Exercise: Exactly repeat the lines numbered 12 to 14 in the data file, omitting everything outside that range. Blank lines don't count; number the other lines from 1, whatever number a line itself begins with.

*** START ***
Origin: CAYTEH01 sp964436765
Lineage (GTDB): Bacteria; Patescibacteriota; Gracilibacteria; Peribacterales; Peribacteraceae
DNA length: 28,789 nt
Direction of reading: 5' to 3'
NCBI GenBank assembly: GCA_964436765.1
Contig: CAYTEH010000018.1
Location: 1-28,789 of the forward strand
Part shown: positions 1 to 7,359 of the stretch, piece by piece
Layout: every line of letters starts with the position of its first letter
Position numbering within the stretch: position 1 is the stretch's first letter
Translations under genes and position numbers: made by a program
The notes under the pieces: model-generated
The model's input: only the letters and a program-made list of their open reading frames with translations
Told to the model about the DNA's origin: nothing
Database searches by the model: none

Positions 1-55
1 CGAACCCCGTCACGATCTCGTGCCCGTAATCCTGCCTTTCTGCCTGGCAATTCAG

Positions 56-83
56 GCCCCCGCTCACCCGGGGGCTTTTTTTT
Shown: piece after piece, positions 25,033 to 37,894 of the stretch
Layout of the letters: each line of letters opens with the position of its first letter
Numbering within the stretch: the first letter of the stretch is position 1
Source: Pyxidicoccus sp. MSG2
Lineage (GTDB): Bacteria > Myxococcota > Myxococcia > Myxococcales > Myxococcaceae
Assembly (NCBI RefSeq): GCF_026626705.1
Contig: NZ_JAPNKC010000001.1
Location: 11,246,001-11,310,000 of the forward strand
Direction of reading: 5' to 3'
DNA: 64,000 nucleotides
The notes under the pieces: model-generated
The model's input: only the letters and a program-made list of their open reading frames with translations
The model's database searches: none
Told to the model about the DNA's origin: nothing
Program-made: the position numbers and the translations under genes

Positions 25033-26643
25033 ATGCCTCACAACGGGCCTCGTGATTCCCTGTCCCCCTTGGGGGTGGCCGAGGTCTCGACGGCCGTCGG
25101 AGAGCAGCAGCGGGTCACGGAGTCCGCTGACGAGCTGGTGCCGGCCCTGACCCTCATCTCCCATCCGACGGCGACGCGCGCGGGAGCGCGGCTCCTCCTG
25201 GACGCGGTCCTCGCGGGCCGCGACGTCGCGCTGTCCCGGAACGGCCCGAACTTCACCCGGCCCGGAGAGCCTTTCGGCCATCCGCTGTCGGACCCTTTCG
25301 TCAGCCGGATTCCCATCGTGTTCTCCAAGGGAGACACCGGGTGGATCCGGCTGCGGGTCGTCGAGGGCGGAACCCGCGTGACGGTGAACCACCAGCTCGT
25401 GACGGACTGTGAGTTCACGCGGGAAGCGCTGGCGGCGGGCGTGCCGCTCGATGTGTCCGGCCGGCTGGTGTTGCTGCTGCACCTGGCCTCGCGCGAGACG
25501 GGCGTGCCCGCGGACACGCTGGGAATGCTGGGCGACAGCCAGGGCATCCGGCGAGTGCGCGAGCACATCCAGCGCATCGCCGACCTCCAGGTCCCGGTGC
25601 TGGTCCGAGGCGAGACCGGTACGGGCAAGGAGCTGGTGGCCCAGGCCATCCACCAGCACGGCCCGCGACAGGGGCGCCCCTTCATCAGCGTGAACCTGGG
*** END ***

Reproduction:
The notes under the pieces: model-generated
The model's input: only the letters and a program-made list of their open reading frames with translations
Told to the model about the DNA's origin: nothing